Wednesday, February 3, 2010

Aftermath: Jaro! Jaro! Jaro!

Why do the Habs do this to us? Why do they let us get resigned to the inevitable playoff failure this season, then, in one game, make us fall back into the vortex of hope? But, what a game it was!

The undermanned Canadiens (has there been any other description of the team this year?) managed to outhustle, outwork and ultimately outscore one of the better teams from the Mighty West. The Canucks had been on a seven-game winning streak too, so they were really hot. Add a depleted Habs lineup and a French goalie for the other team and the stage was set for a loss that didn't happen.

The old standbys that have kept them in games all year weren't the deciding factors for once either. The Canadiens scored all three of their goals at even strength and the usually airtight PK gave up both Canucks tallies. I don't know if it's the addition of Mathieu Darche and his hardworking philosophy, but Maxim Lapierre has been better ever since Darche joined his line. Then again, I suspect being freed of Georges Laraque is more of a factor in Lapierre's rejuvenation. Whatever it is, Max looked like the promising third-line centre he was shaping up to be last season. He was hustling, going to the net and using his size to protect the puck. His goal gave desperately-needed support offence from the bottom two lines. If the team is to have a chance to squeak into the playoffs, he'll have to keep that up.

I liked both rookies last night. Weber makes some first-year mistakes, but over all, he looks good next to Hamrlik. Hammer's got a reputation for helping develop his young partners, and his steadying influence was evident as Weber mostly stuck with making the simple, smart play last night. The kid can skate too, which really helps on those previously-laborious zone clearances. Ben Maxwell thought he had his first NHL point, which the replay gods later cruelly took away from him, but he's showing signs of being much more ready for the big league than he was last year. He's skating well and battling competitively on the boards. You can see he's just a couple of games away from really putting it together at the NHL level. I hope he gets the chance to do that.

Plekanec needs to be re-signed immediately. The clock is ticking on either signing him or losing him for nothing if he's not traded. The Habs can't afford to trade him because there's nobody else on the market, in the farm or available for an affordable trade who can do all the things Pleks does. Need a game-winning goal? He's there. Have to kill a bad penalty? He's got it. Must win a vital faceoff? He's the man. He's fast, durable, young, hardworking, well-liked and productive. If you ordered the perfect centreman from the catalogue, he's what you'd get, when all the identical guys in size Large were sold out. Plekanec's value to the team is bigger than money, and Gainey needs to do whatever he must to keep him.

Gorges and O'Byrne are really shaping into a strong pair of reliable young defencemen. Gorges is so competitive in the corners and makes really nice passes. O'Byrne is blossoming with Markov as a partner and seems to have finally learned to use his size wisely and well. These guys will be foundation blocks of a strong young D in a couple of years. It's great to see them play the way they can, and with confidence.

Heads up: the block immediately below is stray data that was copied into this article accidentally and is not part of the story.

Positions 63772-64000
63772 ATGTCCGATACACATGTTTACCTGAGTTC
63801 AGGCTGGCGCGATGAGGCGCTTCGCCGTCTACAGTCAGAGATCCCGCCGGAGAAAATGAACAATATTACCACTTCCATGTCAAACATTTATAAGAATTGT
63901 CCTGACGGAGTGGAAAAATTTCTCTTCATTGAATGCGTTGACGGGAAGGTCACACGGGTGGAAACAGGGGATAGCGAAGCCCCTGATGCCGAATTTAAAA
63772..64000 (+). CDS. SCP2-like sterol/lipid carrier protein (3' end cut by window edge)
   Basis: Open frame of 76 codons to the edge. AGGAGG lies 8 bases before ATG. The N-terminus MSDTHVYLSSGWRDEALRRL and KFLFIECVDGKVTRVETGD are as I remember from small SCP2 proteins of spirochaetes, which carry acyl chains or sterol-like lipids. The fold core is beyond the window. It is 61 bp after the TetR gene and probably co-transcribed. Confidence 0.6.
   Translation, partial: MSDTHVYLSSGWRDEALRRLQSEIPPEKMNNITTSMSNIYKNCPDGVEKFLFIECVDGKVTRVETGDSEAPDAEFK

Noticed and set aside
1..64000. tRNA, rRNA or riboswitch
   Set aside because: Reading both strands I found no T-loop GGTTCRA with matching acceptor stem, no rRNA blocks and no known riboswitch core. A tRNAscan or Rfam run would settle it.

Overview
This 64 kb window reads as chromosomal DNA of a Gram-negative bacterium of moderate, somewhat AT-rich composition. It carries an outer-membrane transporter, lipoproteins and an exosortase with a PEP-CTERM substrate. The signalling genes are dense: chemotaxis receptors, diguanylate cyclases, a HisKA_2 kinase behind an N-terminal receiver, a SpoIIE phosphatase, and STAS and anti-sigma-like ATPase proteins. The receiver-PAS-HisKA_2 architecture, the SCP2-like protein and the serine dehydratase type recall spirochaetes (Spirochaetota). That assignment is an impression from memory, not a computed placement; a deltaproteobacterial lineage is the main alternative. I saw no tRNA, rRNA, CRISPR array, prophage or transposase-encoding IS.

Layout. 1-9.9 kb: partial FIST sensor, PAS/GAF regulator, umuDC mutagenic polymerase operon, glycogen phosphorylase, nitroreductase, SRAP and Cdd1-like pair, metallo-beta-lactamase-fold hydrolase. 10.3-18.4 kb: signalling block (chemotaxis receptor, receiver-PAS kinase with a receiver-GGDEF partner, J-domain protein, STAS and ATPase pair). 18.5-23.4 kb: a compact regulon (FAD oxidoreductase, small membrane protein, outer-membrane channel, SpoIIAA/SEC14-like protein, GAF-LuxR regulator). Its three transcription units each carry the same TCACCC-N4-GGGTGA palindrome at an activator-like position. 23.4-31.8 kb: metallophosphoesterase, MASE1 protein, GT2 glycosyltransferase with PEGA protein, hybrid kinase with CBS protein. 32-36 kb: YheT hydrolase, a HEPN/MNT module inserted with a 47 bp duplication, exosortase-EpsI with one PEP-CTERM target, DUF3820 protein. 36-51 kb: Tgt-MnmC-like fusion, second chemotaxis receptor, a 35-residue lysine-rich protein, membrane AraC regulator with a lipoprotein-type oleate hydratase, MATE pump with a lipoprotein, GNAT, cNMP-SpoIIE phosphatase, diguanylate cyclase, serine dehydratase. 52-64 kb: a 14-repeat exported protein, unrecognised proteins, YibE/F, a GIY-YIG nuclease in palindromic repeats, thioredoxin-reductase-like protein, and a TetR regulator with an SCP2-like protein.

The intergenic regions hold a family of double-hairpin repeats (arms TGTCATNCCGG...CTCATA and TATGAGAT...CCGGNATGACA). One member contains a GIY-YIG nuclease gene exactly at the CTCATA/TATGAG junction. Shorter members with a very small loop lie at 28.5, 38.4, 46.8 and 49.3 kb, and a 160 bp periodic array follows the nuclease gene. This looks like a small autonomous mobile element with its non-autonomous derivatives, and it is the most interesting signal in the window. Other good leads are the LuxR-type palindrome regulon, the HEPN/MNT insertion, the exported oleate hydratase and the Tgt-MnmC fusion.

Halak. What can you say? He kept the team in the game early and gave it the confidence to go out and do what needed to be done. He wins because he's good, but also because he makes his teammates believe he's solid behind them. A goalie needs to give his mates the idea that he's fine on his own, and they don't need to be covering for him. Halak does that really well. It's another statement in the case for signing both goalies for next year.

The only weakness was shots against, but a buddy mentioned an interesting theory about that. He thinks Halak gets more shots because his rebounds go directly into the slot so often, giving the opponent more chances. I don't know if that's true, but it's food for thought. A couple of times too, the Canadiens were hemmed in their own zone for long periods. But they countered by pressuring the Canucks in the offensive zone too.

All in all, a great effort by a team that had every mental excuse to lie down and be beaten. It's the heart that keeps us coming back I think. How can you think of a lottery pick when it means rooting against the will to win these players are showing on most nights? (Florida notwithstanding.) I'm sure the emotional roller coaster will continue before the final standings are determined. But last night reminded me it feels good to win. And it feels good to watch my team with a smile and a racing heart. I don't want to miss the playoffs, even if Boston gets two top-ten draft picks. So, bring on the Bs!


RiRi said...

So true, J.T.!

I really wasn`t looking forward to watching last night. Unless Halak got a shutout, I never thought they`d get a W. For once, I actually wanted to watch Canadiens Express to see all the action again!